Surprise 97

Robot Navigation

"Where am I going and how do I get there"
An Overview of Local/Personal Robot Navigation:

Oliver Henlich

20 May 1997


  • Introduction
  • Robot guidance
  • Fixed position and mobile robots
  • Robots guided by off-board fixed paths
  • Wire-guided robot's
  • Painted-line guided robot's
  • Guidance techniques for "free- ranging" robots
  • Dead-reckoning
  • Tactile detection
  • Isolated binary contact sensor
  • Analogue sensors
  • Matrix Sensors
  • Proximity detection
  • Infrared proximity detection
  • Inertial navigation
  • Position determination via fixed beacons in the surroundings
  • Optical or ultrasonic imaging of the surroundings
  • Optical stereoscopic vision
  • CASE STUDY I: Application of a precision enhancing measure in 3D rigid-body positioning using Camera-Space manipulation.
  • Conclusion
  • CASE STUDY II: Mobile robot localisation using a single rotating sonar and two passive cylindrical beacons.
  • CASE STUDY III: A 3D localise for autonomous robot vehicles
  • Geometric position algorithm
  • Kalman filter for position estimation
  • Conclusion
  • CASE STUDY IV: A mobile robot navigation method using a fuzzy logic approach
  • Measuring and perceiving the environment.
  • Analysing and modelling the measured environment.
  • Path planning
  • Conclusion
  • Bibliography

  • Introduction

    "Go down this road for about a mile and turn left on Oxford's the second or the third light, I think...and then turn right into the alley just past the butchers; I'll be by the second house on the left, the green one with the big hedge in can't miss it."

    Great advances in technology will be required before it will be possible for a robot to follow navigational directions as above.

    The key difference between robotic and human navigation is the quantum difference in perceptual capabilities. Humans can detect, classify, and identify environmental features under widely varying environmental conditions, independent of relative orientation and distance. Current robots, while being able to detect stationary obstacles before they run into them, have very limited perceptual and decisional capabilities. Although much research is being done to improve robotic navigational performance through enhanced perception, decisions to utilise these emerging technologies must be based on a critical analysis of considerations of technical risk and cost.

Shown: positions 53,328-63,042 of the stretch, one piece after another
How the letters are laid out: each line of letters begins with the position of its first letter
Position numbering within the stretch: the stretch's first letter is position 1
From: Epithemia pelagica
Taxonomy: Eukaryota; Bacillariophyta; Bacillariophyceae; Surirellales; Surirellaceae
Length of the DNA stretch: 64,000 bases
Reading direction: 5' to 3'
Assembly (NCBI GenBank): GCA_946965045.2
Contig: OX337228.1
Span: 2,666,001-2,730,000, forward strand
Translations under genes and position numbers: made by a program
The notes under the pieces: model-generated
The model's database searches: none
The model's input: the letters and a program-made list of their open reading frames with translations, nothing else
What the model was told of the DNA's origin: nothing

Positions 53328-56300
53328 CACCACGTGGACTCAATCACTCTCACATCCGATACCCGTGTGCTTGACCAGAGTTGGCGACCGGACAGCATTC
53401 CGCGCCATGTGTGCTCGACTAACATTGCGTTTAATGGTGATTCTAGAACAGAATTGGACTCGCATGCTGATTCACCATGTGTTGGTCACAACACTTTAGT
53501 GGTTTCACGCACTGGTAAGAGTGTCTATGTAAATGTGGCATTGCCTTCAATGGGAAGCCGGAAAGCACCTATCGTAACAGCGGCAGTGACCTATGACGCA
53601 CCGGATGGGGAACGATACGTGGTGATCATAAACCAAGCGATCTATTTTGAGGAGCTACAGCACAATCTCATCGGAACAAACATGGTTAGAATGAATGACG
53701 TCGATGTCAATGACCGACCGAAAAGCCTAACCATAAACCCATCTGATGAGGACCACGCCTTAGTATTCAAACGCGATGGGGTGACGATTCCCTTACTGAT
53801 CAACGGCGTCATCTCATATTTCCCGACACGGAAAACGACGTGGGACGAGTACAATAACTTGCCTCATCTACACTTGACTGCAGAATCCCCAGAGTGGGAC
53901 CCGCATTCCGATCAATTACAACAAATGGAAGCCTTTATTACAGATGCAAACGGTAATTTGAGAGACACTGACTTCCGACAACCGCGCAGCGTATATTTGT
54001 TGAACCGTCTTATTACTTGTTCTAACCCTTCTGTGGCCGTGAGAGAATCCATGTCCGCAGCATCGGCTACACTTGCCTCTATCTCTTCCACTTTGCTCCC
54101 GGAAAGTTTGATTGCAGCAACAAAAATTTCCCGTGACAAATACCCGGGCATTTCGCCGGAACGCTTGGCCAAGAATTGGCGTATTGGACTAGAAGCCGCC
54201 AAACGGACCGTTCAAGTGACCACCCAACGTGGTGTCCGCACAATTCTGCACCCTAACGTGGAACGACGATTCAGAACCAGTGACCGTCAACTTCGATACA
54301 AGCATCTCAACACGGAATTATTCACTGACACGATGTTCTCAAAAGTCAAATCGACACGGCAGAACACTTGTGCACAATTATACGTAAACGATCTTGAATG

In general, robotic navigation involves three distinct aspects:

    However, though these aspects are distinct, they are often related. For example, local navigation capabilities also support global navigation in a mapped environment, since knowing one's position relative to a known mapped feature determines one's absolute position.

    Again, the main problem is one of perception, having confidence that the detected and localised feature is in fact the same feature that appears in one's map. The approaches taken for the Interior (local/personal) and Exterior (global) cases are somewhat different.

    The subject matter to follow is primarily concerned with the local and personal navigational capabilities of a robot.

    Robot guidance

    Robot guidance techniques generally consisted essentially of following buried cables or painted lines. These techniques are very reliable and fairly easy to implement but they heavily constrain the motion of the robot.

    Current robotics research is often concerned with devising techniques and methods which will allow improved implementations of the following two types of advanced robots:

    1. Those that can understand a problem, resolve it and apply an appropriate solution, starting with incomplete (but adequate) information.
    2. Those that use information derived from the environment to modify their behaviour (dynamically) in order to attain set objectives.

    As a result, much time has been invested in trying to improve the robots navigational capabilities. This involves determining positions and paths in real-time while the robot is in motion, using on-board and off-board position/velocity sensors.

    Fixed position and mobile robots

    A fixed industrial robot essentially consists of a mechanical structure. One end is firmly fixed to the floor while the other end (the end-effector) is free to move under programme control. Sensors are attached to the moving parts of the Robot so that the position of the end-effector can be calculated mathematically (since the lengths of the links are known), relative to a fixed frame of reference originated at the base.